Twitter is not much better. Every time I open the app, the first tweet I’m most likely to read is yet another casually cruel take from a British columnist. Either that or a response to yet another transphobic outburst from She Who Must Not Be Named. Then my scrolling will take me through Doctor Who polls, shitposts about a news item I won’t get the context for until a half-hour later, vague publishing drama, questions that begin with “Does anyone else with ADHD experience…” before getting an ad for a gambling site or cryptocurrency.
By no means are any of these experiences of social media unique to me. I suspect they’re not even uncommon. But there are people I know who have timelines that are far less chaotic. They also tend to live much fuller lives and have a healthier relationship with social media, only showcasing the highlights and not falling down so many rabbit holes pushed by the algorithm
This is the consequence of using social media passively. I tried to combine a personal profile with my creative and professional interests. But because my interests are always evolving, congruence is impossible. It also means the only definable characteristic of my online identity is inconsistency. Fortunately, only a tiny fraction of my meagre following notice — most of whom know me in a personal capacity separate from how I conduct myself online.
Social media as I use it currently is not serving me. But I’m unsure if it ever has. Posting has always been an anxious process, often feeling more like an obligation rather than satiating a desire to share.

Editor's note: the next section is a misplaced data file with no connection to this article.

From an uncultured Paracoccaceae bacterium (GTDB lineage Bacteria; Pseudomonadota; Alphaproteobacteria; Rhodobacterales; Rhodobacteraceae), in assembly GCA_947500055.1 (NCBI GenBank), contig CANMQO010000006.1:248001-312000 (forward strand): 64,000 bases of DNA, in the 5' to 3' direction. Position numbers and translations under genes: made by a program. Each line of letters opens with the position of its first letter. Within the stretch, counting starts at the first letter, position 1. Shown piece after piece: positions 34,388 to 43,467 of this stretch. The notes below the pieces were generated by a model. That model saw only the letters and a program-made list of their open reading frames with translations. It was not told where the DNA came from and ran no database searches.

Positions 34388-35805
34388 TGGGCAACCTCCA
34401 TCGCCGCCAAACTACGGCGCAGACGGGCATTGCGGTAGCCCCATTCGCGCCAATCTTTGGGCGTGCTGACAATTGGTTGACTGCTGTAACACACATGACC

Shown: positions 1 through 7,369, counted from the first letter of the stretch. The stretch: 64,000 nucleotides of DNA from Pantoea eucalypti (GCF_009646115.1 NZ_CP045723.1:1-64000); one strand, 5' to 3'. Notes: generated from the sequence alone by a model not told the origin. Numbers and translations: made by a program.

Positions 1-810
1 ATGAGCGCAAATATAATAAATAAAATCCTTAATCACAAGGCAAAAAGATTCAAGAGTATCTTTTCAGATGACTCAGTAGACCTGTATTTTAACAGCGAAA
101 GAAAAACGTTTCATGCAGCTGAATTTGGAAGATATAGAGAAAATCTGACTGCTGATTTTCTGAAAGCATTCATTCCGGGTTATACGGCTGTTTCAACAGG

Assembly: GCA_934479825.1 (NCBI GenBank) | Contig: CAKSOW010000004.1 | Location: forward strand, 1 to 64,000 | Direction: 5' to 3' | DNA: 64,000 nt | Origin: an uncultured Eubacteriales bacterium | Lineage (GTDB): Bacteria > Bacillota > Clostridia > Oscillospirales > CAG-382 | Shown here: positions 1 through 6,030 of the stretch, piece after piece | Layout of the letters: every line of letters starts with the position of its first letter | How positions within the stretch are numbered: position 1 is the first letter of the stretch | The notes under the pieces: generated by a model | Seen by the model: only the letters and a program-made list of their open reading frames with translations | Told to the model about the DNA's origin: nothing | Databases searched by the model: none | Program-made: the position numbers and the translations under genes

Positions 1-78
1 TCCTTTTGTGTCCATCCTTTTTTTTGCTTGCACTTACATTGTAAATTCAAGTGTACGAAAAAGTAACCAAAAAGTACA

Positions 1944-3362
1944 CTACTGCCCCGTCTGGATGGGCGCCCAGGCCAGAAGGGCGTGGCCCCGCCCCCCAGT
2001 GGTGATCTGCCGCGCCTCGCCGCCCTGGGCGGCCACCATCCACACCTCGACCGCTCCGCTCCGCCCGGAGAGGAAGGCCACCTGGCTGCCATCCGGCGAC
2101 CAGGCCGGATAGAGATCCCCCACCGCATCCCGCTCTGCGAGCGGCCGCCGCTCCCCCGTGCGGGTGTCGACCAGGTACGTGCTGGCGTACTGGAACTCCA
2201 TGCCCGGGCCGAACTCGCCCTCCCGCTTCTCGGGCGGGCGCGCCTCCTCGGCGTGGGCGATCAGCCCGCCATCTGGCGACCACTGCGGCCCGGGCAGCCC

However, quitting social media isn’t an option — at least not right now. Today, social media is somewhat of a necessity. If you’re a writer or any kind of professional whose work revolves around marketing or digital communication, there’s an expectation to be on at least one social media platform. And there’s no denying social media can be a useful tool. Networking, communicating with large numbers of people, establishing new connections, broadcasting news and sourcing a range of perspectives — ill-informed or otherwise — are all made easier by social media. Even if you’re not participating in the conversation, you can’t afford to not listen.
So the alternative is rethinking how I use social media. Already I’ve removed the Twitter and LinkedIn apps from my phone’s home screen. I’ll have to limit my usage of these platforms to my desktop. I’d drop Instagram, too, but it’s too awful to use on a PC. I also plan to establish new accounts to separate them from my personal accounts and use social media as a tool. And I need to make better use of channels I prefer using, like this blog and email — a statement I fear makes me sound older than I am.
Who knows, perhaps through a more conscious use of social media I’ll find enjoyment in using it. Or perhaps I’ll find a new way to exist online on my own terms.